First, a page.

Massive solar storm set to spark auroras across Canada this weekend

·5 min read
Massive solar storm set to spark auroras across Canada this weekend
Massive solar storm set to spark auroras across Canada this weekend

We may be in for a special Halloween treat Saturday and Sunday nights. Auroras may be dancing across our skies thanks to an immense solar storm the Sun blasted out into space.

On Thursday, October 28, NASA's Solar Dynamics Observatory was in the midst of its careful watch over the Sun. Of particular interest to space weather forecasters was a large, volatile sunspot cluster in the southern hemisphere, which they named Active Region 2887 (AR2887).

This cluster had been sparking and sputtering with minor and moderate flares for days. Around midday on Thursday, though, it suddenly blasted out an intense X1-class solar flare. The release of energy during the flare set off a 'solar tsunami' — a shockwave that spread out across nearly the entire face of the Sun.

Solar Tsunami 20211028 0171 - NASA SDO
Solar Tsunami 20211028 0171 - NASA SDO

The top panel of this composite image shows a closeup look at the southern hemisphere of the Sun and Active Region 2887, at the moment Thursday's X1 solar flare began. The three panels below track the solar tsunami that immediately radiated out across the Sun's surface over the next 30 minutes. Credit: NASA SDO/Scott Sutherland

Immediately following the flare, the top of Earth's atmosphere was bombarded by intense ultraviolet radiation and solar x-rays.

According to NOAA's Space Weather Prediction Center, this resulted in a strong radio blackout on the day side of Earth. Radio blackouts occur in the aftermath of strong solar flares, as the UV and x-rays from the flare disturb Earth's ionosphere, causing it to degrade or completely absorb high-frequency radio signals. This can completely disrupt radio communications between points on Earth's surface, and between the surface and satellite in orbit. A minor solar radiation storm has also been impacting Earth since the flare, due to solar protons being accelerated away from the flare region.


Although the flare, the solar tsunami, and the radio blackout occurred roughly at the same time on Thursday, and the solar radiation storm began a short time after, there's one more impact from this event that we're still waiting for.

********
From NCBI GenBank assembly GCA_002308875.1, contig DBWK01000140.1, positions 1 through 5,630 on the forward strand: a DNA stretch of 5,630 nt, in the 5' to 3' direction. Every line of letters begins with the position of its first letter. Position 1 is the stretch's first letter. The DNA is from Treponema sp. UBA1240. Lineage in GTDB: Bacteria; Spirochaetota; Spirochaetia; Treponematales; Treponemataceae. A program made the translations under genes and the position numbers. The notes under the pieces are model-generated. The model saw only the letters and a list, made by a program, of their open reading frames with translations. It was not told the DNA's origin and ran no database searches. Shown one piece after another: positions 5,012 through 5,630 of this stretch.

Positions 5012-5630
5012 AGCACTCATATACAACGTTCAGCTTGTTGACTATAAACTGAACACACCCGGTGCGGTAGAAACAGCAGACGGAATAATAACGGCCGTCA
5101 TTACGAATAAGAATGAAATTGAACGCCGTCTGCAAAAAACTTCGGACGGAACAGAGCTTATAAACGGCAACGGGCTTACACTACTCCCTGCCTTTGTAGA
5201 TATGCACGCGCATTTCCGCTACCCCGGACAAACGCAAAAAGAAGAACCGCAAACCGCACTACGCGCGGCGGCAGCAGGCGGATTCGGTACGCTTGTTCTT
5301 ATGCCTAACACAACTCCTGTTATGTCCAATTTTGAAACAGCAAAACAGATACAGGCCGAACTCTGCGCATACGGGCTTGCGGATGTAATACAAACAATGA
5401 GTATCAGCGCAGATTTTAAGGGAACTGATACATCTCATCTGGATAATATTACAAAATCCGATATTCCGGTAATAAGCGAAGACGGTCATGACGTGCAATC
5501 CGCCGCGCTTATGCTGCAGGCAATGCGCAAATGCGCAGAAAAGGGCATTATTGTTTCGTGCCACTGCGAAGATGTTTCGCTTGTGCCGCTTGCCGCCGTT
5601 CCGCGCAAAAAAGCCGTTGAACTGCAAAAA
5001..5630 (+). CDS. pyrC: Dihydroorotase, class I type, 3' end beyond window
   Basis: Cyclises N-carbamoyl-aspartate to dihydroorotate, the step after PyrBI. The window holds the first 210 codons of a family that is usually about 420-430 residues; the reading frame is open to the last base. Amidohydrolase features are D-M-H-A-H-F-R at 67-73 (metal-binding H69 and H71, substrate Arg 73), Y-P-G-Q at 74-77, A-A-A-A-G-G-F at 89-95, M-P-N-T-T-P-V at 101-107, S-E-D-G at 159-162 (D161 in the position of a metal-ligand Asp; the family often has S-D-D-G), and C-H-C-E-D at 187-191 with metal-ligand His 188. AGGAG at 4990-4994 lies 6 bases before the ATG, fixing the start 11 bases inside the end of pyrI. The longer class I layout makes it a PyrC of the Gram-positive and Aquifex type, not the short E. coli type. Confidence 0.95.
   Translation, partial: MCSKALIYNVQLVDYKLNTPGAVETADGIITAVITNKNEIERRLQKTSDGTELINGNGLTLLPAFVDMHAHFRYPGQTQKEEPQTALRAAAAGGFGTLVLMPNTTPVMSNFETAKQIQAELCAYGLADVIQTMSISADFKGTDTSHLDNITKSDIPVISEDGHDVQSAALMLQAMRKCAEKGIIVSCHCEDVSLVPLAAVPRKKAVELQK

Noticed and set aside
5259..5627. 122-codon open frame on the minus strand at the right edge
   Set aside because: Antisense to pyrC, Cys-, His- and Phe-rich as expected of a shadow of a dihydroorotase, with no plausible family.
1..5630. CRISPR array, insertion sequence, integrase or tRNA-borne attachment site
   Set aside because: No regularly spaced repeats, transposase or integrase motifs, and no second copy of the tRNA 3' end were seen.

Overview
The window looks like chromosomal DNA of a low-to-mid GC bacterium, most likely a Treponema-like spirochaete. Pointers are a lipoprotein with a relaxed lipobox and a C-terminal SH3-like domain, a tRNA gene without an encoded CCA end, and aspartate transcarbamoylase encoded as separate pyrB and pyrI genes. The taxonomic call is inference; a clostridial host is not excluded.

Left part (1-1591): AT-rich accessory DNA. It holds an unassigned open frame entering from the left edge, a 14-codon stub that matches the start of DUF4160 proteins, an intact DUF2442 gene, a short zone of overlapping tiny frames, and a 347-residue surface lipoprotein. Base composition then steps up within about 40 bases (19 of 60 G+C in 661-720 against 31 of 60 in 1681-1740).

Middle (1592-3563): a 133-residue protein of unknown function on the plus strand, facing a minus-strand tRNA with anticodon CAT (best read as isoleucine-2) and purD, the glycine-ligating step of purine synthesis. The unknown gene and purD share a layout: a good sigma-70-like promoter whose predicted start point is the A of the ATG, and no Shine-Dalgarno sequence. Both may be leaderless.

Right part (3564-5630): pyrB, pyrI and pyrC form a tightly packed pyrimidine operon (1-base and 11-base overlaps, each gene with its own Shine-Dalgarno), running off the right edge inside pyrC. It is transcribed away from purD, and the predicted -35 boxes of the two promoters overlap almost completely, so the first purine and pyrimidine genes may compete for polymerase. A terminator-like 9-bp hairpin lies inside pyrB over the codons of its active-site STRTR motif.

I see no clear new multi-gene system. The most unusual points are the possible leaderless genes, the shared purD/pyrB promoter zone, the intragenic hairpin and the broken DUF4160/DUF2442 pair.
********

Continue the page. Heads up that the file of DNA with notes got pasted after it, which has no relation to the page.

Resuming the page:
In the aftermath of the flare, an immense coronal mass ejection (CME) erupted into space, aimed more or less directly at Earth. A CME, sometimes called a 'solar storm', is a cloud of charged solar particles that can blast away from the Sun during a solar flare.

The initial CME eruption on Thursday was caught by SDO, but it was the NASA/ESA Solar and Heliospheric Observatory (SOHO) that captured its full scope.

SOHO has a special camera known as a coronagraph, which blocks out the direct light from the Sun using a small disk positioned in front of the camera lens. This allows the instrument to image the streamers of the solar wind. It can also capture coronal mass ejections as they erupt from the Sun's surface.

While it only takes around 8 minutes for the light and x-rays from a solar flare to reach us, and solar protons arrive tens of minutes after, it takes CMEs a bit longer to cover the distance between the Sun and Earth. Typically, they pass us a few days after the eruption. However, those from exceptionally strong flares can take as little as 16 hours to reach us.

Watch Below: Chris St Clair talks to TWN science writer Scott Sutherland about the Sun, CMEs, geomagnetic storms and the Northern Lights

Click here to view the video

NOAA space weather forecasters are predicting that this CME will arrive around midday on Saturday. It will likely spark a strong geomagnetic storm as it sweeps past and interacts with Earth's geomagnetic field.

NOAA SWPC ranks geomagnetic storms on a 5-point scale, from G1 (minor) through G5 (extreme). A G3 (strong) geomagnetic storm can cause some issues with power grids here on the ground and they have been known to cause problems with orbiting satellites as well. One of the best known and most highly anticipated impacts, though, are the auroras.

Auroras can be seen at pretty much any time of year in the far northern regions of Canada. However, during a geomagnetic storm, the arc the auroras follow pushes southward. The stronger the storm, the farther south the auroras can be seen.


For a G3 geomagnetic storm, the auroras stretch down across all of Canada. They may even be seen from parts of southern Ontario which are usually too far south to view these displays, although clouds and city light pollution will limit what can be seen.

The graphic below combines both the cloud forecast for the night of Saturday, October 30, and the expected extent of aurora visibility, based on the strength of the geomagnetic storm. Kp represents the "planetary K-index", a measure used by space weather scientists to track the strength of geomagnetic activity. The yellow Kp=7 curve shows the typical extent of aurora visibility during a strong geomagnetic storm.

Auroras Cloud and Visibility - Oct 30, 2021
Auroras Cloud and Visibility - Oct 30, 2021

Unfortunately, the sky forecast is not looking good for central and eastern regions of the country. There is the potential for auroral displays to persist into Sunday, though, so come back for updates throughout the weekend.

Thumbnail image provided by Alberta aurora chasers Tree and Dar Tanner.

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